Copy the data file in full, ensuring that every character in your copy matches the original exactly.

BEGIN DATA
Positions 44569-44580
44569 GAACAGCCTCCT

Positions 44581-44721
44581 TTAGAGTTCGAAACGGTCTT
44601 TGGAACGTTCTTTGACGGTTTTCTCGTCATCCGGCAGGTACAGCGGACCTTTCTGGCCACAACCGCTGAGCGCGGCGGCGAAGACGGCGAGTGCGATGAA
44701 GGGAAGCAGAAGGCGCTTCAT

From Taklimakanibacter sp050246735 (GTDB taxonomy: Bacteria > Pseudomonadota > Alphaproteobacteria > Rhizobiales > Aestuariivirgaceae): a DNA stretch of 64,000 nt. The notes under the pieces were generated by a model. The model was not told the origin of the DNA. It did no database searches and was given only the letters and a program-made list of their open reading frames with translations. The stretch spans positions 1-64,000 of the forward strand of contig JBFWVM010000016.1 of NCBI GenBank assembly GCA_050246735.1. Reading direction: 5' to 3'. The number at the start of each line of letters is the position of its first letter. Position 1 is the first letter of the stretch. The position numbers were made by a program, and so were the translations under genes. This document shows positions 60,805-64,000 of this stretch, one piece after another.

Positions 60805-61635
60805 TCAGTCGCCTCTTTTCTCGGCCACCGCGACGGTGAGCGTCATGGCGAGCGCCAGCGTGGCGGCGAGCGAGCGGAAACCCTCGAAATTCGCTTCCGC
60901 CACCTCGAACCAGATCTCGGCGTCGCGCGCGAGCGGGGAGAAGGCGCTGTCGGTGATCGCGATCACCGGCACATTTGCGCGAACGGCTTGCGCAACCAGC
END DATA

Positions 44569-44580
44569 GAACAGCCTCCT

Positions 44581-44721
44581 TTAGAGTTCGAAACGGTCTT
44601 TGGAACGTTCTTTGACGGTTTTCTCGTCATCCGGCAGGTACAGCGGACCTTTCTGGCCACAACCGCTGAGCGCGGCGGCGAAGACGGCGAGTGCGATGAA
44701 GGGAAGCAGAAGGCGCTTCAT

From Taklimakanibacter sp050246735 (GTDB taxonomy: Bacteria > Pseudomonadota > Alphaproteobacteria > Rhizobiales > Aestuariivirgaceae): a DNA stretch of 64,000 nt. The notes under the pieces were generated by a model. The model was not told the origin of the DNA. It did no database searches and was given only the letters and a program-made list of their open reading frames with translations. The stretch spans positions 1-64,000 of the forward strand of contig JBFWVM010000016.1 of NCBI GenBank assembly GCA_050246735.1. Reading direction: 5' to 3'. The number at the start of each line of letters is the position of its first letter. Position 1 is the first letter of the stretch. The position numbers were made by a program, and so were the translations under genes. This document shows positions 60,805-64,000 of this stretch, one piece after another.

Positions 60805-61635
60805 TCAGTCGCCTCTTTTCTCGGCCACCGCGACGGTGAGCGTCATGGCGAGCGCCAGCGTGGCGGCGAGCGAGCGGAAACCCTCGAAATTCGCTTCCGC
60901 CACCTCGAACCAGATCTCGGCGTCGCGCGCGAGCGGGGAGAAGGCGCTGTCGGTGATCGCGATCACCGGCACATTTGCGCGAACGGCTTGCGCAACCAGC